The USGS Woods Hole Coastal and Marine Geology Team is one of three marine teams that conduct research within the USGS Coastal and Marine Geology Program. The goal of the Coastal and Marine Geology Program is to describe the geology of coastal and marine systems. To carry out this mission, the team has been located on WHOI's Quissett Campus in Woods Hole as an integral part of the Woods Hole research community for more than 35 years.
Q. Will I have to submit a paper when the summer is complete?
Yes, all Summer Student Fellows are expected to present a brief mid-summer progress report, a public oral presentation to their department of research project results at the end of the summer, and a final written report describing his or her summer research project.
Q. Do most students who attend the program go on to be oceanographers?
This program is an excellent opportunity to explore and discover career and graduate school opportunities in oceanography. Fellows have the opportunity to meet and interact with current graduate students in the WHOI/MIT Joint Program.
Q. Do I get a stipend?
Yes, Summer Student Fellowship awards provide a weekly stipend for the ten- to twelve-week program. The proposed stipend for the summer of 2017 is $608 per week. (Please note: International students will have a 14% U.S. Federal income tax deducted from their stipend payments.)
Q. Are there additional resources for students coming from outside the country?
Fellowship recipients who are coming from outside of the US will receive help and information from our Foreign National Advisor in obtaining the proper paperwork for visas. If you are currently attending a U.S. institution/university on an F-1 Visa, you will need to discuss Curricular Practical Training (CPT) or Optional Practical Training (OPT) with your current institution or university's International Officer or F-1 Program Officer to determine if you are eligible to participate.
WHOI also has a large International community and an active International Committee on campus. Among other things, the International Committee can also help with acquiring a low-cost rental bicycle for the term of your Fellowship.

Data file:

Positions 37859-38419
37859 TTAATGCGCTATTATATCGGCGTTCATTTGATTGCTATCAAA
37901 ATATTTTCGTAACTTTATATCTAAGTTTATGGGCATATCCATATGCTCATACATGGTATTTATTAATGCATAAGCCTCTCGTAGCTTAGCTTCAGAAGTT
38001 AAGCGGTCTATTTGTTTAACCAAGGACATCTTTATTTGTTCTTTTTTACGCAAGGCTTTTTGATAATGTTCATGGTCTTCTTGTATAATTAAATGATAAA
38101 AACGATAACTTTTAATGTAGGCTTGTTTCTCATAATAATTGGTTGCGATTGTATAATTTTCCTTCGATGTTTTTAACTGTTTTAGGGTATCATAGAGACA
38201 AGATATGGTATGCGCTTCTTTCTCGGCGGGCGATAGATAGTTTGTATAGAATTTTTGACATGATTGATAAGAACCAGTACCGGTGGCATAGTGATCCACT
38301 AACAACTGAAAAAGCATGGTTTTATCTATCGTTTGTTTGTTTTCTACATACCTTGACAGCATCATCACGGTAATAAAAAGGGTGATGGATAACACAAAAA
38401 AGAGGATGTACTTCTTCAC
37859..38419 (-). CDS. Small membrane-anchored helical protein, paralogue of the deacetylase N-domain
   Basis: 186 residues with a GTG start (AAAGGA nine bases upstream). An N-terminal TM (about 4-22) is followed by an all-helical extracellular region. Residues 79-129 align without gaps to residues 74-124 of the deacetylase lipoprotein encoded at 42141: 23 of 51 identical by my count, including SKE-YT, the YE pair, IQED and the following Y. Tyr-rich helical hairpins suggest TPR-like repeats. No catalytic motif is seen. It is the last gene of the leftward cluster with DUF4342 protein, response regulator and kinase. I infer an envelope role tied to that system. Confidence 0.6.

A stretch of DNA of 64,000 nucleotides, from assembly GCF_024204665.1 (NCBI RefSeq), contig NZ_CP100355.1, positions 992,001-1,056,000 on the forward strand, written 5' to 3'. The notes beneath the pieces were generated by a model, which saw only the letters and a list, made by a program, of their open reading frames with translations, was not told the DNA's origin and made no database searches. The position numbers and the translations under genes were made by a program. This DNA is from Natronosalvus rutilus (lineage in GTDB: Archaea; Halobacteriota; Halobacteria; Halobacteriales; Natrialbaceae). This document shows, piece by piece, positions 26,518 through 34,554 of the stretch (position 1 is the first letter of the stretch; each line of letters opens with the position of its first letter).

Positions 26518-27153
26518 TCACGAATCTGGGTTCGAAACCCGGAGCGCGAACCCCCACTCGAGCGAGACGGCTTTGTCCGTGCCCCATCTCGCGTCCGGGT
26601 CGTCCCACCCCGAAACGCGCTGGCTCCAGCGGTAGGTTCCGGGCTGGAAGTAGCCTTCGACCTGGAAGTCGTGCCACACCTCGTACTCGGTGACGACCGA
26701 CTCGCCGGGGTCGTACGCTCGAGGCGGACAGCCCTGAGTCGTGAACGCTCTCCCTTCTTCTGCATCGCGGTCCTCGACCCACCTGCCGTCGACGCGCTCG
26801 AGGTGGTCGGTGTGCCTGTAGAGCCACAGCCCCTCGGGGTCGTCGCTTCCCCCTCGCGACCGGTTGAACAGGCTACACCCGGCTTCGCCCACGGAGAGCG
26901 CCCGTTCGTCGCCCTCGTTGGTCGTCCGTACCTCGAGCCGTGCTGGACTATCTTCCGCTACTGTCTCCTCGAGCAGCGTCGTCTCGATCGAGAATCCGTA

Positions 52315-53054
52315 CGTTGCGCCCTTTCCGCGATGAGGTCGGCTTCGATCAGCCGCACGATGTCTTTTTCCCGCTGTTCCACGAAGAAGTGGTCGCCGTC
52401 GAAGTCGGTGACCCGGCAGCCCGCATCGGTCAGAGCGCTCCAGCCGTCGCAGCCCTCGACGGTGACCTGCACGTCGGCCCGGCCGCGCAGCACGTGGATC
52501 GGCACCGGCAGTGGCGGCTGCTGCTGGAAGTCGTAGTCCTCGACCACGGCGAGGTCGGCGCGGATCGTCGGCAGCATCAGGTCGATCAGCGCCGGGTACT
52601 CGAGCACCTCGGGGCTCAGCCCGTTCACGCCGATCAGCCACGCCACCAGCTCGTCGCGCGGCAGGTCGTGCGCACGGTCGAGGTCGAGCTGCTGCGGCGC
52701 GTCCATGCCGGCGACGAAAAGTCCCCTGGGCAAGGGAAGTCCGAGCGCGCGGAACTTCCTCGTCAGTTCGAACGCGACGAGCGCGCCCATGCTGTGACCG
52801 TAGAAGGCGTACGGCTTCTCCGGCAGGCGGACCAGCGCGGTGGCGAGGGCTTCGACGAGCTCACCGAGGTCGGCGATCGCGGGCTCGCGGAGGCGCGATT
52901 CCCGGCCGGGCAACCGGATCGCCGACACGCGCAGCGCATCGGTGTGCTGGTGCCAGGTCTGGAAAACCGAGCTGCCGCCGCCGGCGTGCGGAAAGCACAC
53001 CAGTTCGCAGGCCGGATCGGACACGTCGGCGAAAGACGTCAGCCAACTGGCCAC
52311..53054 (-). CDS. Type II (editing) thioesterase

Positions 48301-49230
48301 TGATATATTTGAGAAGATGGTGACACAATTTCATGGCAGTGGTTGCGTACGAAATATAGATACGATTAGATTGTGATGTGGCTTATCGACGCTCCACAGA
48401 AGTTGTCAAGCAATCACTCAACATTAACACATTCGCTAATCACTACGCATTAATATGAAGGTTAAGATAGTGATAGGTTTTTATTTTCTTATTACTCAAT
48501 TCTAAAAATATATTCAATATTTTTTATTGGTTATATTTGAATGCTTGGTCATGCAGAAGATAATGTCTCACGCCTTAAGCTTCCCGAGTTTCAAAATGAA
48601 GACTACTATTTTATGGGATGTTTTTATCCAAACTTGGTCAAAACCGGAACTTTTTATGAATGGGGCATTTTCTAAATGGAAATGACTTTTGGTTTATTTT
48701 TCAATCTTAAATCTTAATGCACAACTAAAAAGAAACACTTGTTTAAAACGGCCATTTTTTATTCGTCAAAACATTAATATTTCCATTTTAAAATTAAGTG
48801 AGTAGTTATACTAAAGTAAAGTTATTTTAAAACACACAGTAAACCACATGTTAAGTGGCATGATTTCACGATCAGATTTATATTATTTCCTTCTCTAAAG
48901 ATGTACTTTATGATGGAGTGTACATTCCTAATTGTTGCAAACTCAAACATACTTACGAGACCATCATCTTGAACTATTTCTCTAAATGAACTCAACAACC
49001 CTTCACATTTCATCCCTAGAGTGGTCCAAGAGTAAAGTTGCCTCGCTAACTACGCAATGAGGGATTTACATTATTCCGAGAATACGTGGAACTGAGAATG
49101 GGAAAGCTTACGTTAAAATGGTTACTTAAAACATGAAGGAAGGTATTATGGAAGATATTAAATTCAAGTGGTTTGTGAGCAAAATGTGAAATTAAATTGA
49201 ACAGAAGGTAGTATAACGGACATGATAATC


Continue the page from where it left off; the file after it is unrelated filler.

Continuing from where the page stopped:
(Please note: International students are required to pay a 14% U.S. Federal income tax on stipend payments, travel allowances and the fair-market value of their WHOI housing. This tax will be deducted from their stipend payments through Payroll deductions.)
» International Committee
Q. Is housing available?
Institution housing is provided for all Fellowship recipients. With advanced notice, a housing allowance can also be granted to Fellows who may choose to find their own housing in the Woods Hole community. However, it is highly recommended that Summer Fellows live in WHOI housing in order to more fully appreciate their Summer Fellowship experience. Housing preferences must be made clear prior to the start of the program.
(Please note: International students are required to pay a 14% U.S. Federal income tax on the fair-market value of their WHOI housing. This tax will be deducted from their stipend payments through Payroll deductions.)
Q. Will I need a bicycle if I do not have a car?
Fellows without a car are strongly advised to make arrangements to either ship a bicycle, bring a bicycle with them, or be prepared to rent or purchase a bicycle while at WHOI. Other than taxis, there is some public transportation available, but the routes are limited and access to a bus stop can mean a lengthy walk or a ride from a friend.
Q. Are dining services available?
There are no meal plans available, however all institution housing comes with fully equipped kitchens. A weekly shuttle to a grocery store is provided. There are also cafeterias on both the Quissett and the village campuses.
Q. What other activities take place at WHOI during the summer?
A variety of seminars and colloquia throughout the summer in the Woods Hole scientific community provides a very useful introduction to the many fields of oceanographic research. There is also the SSF cookout, the Summer Lecture Series, Ethics in Science Workshop, Mid-Summer Progress Reports, R/V Tioga cruises, and graduate school Q&A with Joint Program Students.
Field work on R/V Tioga
Life on Campus